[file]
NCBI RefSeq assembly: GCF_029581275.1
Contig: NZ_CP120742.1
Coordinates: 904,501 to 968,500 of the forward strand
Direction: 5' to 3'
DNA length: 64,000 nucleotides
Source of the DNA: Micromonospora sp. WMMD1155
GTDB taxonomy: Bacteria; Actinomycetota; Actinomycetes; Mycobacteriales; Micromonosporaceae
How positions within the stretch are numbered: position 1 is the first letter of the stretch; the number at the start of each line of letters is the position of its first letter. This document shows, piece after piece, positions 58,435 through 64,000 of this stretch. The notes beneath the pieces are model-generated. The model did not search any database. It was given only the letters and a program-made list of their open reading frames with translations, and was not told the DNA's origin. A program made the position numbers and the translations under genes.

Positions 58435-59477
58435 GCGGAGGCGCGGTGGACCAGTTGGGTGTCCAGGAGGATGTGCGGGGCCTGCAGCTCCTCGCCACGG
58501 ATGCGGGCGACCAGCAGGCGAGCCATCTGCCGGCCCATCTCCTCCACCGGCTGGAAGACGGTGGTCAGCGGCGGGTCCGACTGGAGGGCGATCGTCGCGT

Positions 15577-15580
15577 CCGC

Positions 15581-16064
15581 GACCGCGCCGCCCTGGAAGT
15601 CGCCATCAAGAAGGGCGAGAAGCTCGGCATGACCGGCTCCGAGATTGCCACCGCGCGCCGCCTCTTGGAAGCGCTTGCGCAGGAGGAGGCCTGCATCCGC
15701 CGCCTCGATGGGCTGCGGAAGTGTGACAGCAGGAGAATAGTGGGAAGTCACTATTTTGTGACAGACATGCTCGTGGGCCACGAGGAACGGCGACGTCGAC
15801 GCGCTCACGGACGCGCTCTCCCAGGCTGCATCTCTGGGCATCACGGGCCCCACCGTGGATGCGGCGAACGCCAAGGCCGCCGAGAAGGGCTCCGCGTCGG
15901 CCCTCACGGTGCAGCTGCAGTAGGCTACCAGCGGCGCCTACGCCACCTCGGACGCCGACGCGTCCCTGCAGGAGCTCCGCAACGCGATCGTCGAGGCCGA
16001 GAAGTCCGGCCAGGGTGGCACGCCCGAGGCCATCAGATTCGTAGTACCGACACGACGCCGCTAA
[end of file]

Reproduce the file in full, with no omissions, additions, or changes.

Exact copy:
NCBI RefSeq assembly: GCF_029581275.1
Contig: NZ_CP120742.1
Coordinates: 904,501 to 968,500 of the forward strand
Direction: 5' to 3'
DNA length: 64,000 nucleotides
Source of the DNA: Micromonospora sp. WMMD1155
GTDB taxonomy: Bacteria; Actinomycetota; Actinomycetes; Mycobacteriales; Micromonosporaceae
How positions within the stretch are numbered: position 1 is the first letter of the stretch; the number at the start of each line of letters is the position of its first letter. This document shows, piece after piece, positions 58,435 through 64,000 of this stretch. The notes beneath the pieces are model-generated. The model did not search any database. It was given only the letters and a program-made list of their open reading frames with translations, and was not told the DNA's origin. A program made the position numbers and the translations under genes.

Positions 58435-59477
58435 GCGGAGGCGCGGTGGACCAGTTGGGTGTCCAGGAGGATGTGCGGGGCCTGCAGCTCCTCGCCACGG
58501 ATGCGGGCGACCAGCAGGCGAGCCATCTGCCGGCCCATCTCCTCCACCGGCTGGAAGACGGTGGTCAGCGGCGGGTCCGACTGGAGGGCGATCGTCGCGT

Positions 15577-15580
15577 CCGC

Positions 15581-16064
15581 GACCGCGCCGCCCTGGAAGT
15601 CGCCATCAAGAAGGGCGAGAAGCTCGGCATGACCGGCTCCGAGATTGCCACCGCGCGCCGCCTCTTGGAAGCGCTTGCGCAGGAGGAGGCCTGCATCCGC
15701 CGCCTCGATGGGCTGCGGAAGTGTGACAGCAGGAGAATAGTGGGAAGTCACTATTTTGTGACAGACATGCTCGTGGGCCACGAGGAACGGCGACGTCGAC
15801 GCGCTCACGGACGCGCTCTCCCAGGCTGCATCTCTGGGCATCACGGGCCCCACCGTGGATGCGGCGAACGCCAAGGCCGCCGAGAAGGGCTCCGCGTCGG
15901 CCCTCACGGTGCAGCTGCAGTAGGCTACCAGCGGCGCCTACGCCACCTCGGACGCCGACGCGTCCCTGCAGGAGCTCCGCAACGCGATCGTCGAGGCCGA
16001 GAAGTCCGGCCAGGGTGGCACGCCCGAGGCCATCAGATTCGTAGTACCGACACGACGCCGCTAA